When I was five or six years old, a garrulous neighbor stopped by the house to visit my mom. In my young mind, it must have seemed she had been going on and on forever.  So I blurted out a sensible request I must have heard someone else use: “Oh! Just get to the point!”  I don’t know how long the neighbor stayed after that: only that I got a swat on the bottom and a trip to my room!  My shocked mom later explained it’s uncivilized and unkind to say everything that comes to your mind. One of the most reliable metrics parents use to gauge how well their kids are growing up is simple self control.

Scripture counsels the people of God: “This you know, my beloved brethren, but everyone must be quick to hear, slow to speak and slow to anger.” (James 1:19)  In the Old Testament, the writer of Psalm 141 prays, “Set a guard, O LORD, over my mouth; Keep watch over the door of my lips.”

Outrage is like formal attire: it’s only appropriate for select occasions.  But in American society today, indignation has become the first line of defense.  In the realm of Twitter, you have to say it in 140 characters or less, like it or not.  That means we should tweet less and think more.  The real question is not how many characters are required, but rather, what kind of character does this message reflect?  Am I behaving like a jerk?  Do I seriously know all the facts?  Does this really need to be communicated?

There are many, many reasonable responses to an unwelcome situation.  There are replies that can pour oil on troubled water.  There are attitudes that suggest this is not a crisis; we can all work together.  There are answers that apply the balm of Gilead to bruised and broken hearts. And then… there is the Personal Apocalypse!  Everybody on the floor! Now!

We live in a dysfunctional, distressing culture; so much that I often find indignation rising in my heart, quite unjustly, over something as simple as a thoughtless remark.  I quickly bite my lip. Silence can truly be the pause that refreshes.

  • Sometimes I realize the emotion that’s in order here is surprise.  I wasn’t expecting that! So I reply, “Sorry, you caught me off guard.  Tell me again….”
  • Once in a while, I realize that I am at fault.  It’s painful to be informed I have needlessly injured another person.  “I’m sorry” is always a good start.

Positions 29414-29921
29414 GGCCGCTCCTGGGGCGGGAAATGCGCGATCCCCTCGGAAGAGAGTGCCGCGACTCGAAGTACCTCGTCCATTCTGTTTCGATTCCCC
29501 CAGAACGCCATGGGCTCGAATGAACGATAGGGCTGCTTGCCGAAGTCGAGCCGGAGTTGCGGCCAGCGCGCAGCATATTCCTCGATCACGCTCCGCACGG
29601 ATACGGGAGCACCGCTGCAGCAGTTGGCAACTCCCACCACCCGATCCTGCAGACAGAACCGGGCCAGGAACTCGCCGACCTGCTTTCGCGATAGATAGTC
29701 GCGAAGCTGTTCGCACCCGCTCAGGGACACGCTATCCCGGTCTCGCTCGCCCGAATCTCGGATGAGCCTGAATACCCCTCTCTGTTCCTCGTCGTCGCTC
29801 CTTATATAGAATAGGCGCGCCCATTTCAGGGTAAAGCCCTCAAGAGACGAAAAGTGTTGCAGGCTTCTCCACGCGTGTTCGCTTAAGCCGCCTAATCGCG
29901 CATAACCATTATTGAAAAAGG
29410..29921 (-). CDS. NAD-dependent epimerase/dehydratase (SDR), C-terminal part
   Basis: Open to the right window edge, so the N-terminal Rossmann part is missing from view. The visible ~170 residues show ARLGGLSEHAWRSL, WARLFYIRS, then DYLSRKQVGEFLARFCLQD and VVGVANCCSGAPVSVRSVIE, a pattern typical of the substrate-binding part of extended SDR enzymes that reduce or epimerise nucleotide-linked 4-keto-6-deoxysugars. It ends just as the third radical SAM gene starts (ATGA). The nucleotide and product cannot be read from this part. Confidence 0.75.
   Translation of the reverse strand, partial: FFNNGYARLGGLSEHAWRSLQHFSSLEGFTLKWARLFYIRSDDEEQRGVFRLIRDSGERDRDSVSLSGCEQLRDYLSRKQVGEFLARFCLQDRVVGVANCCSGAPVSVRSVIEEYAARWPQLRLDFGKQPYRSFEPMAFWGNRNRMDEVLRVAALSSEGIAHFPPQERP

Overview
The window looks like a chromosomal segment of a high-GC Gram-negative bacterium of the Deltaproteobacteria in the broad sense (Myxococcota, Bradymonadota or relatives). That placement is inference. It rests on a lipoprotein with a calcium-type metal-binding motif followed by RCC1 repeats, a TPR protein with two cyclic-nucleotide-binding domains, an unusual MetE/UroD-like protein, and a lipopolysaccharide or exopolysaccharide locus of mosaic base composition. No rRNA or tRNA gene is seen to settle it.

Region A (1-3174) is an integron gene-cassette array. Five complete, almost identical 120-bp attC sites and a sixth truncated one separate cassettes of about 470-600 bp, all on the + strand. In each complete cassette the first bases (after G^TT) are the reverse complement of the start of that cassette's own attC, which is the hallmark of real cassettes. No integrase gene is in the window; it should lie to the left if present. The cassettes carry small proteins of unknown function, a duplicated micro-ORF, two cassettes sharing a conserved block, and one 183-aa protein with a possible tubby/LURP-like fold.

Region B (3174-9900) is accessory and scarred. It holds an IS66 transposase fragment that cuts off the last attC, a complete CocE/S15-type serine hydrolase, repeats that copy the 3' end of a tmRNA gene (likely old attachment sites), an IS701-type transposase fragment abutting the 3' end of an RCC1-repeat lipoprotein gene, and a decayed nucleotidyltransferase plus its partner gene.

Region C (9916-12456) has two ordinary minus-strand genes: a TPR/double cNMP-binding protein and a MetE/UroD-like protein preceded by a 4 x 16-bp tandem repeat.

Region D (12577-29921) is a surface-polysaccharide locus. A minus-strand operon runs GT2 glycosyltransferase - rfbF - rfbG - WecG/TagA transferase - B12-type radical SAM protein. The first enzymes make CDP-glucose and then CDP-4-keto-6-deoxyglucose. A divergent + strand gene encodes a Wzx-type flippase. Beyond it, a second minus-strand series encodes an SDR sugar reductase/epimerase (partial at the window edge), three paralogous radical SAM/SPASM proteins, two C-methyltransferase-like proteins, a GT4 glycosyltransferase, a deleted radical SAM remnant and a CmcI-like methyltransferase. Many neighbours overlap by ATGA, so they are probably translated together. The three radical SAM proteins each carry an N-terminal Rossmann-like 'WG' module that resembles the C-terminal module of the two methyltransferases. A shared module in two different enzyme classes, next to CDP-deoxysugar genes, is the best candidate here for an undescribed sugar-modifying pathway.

• Occasionally a situation occurs that simply disappoints me.  Sadness is a necessary part of life.  It’s not an occasion for a lawsuit or a fist fight. It’s okay to be sad once in a while.
  • Then there are those moments that are embarrassing.  My face glows red and I have no idea what to say.  So I break the ice, “Well, this is awkward….”  People smile and relax.

Even on occasions when outrage is appropriate, it’s often not effective.  Human trafficking is as outrageous and barbaric today as it was in the 19th Century when the British economy was dependent on slavery.  Outrage didn’t end legalized human bondage: that sort of rage fizzles too quickly:  too intense and not focused enough.  Rather, human slavery was finally outlawed in Britain as the result of prayer, cooperation, statesmanship, determination, and tenacious, tireless resistance against barbarism. It required a generation. Meanwhile, it’s impossible to live decades of ones life in a state of perpetual outrage, although some people foolishly try.  Even crusaders have to occasionally lighten up and let a few things pass unchallenged.

A thousand years before Christ, Scripture noted “A word fitly spoken is like apples of gold in settings of silver.”  In a world of Facebook flatulence and Twitter twaddle, that principle is just as valid as ever.  Being measured is a part of being wise.

Lift up the Cross!


Breaking News Hysteria


People have been asking about Kim Davis, the county clerk who was perp-walked to prison after refusing to sign marriage licenses for same-sex couples.  She’s been released now and has returned to work, but the questions linger: what should a Christian do?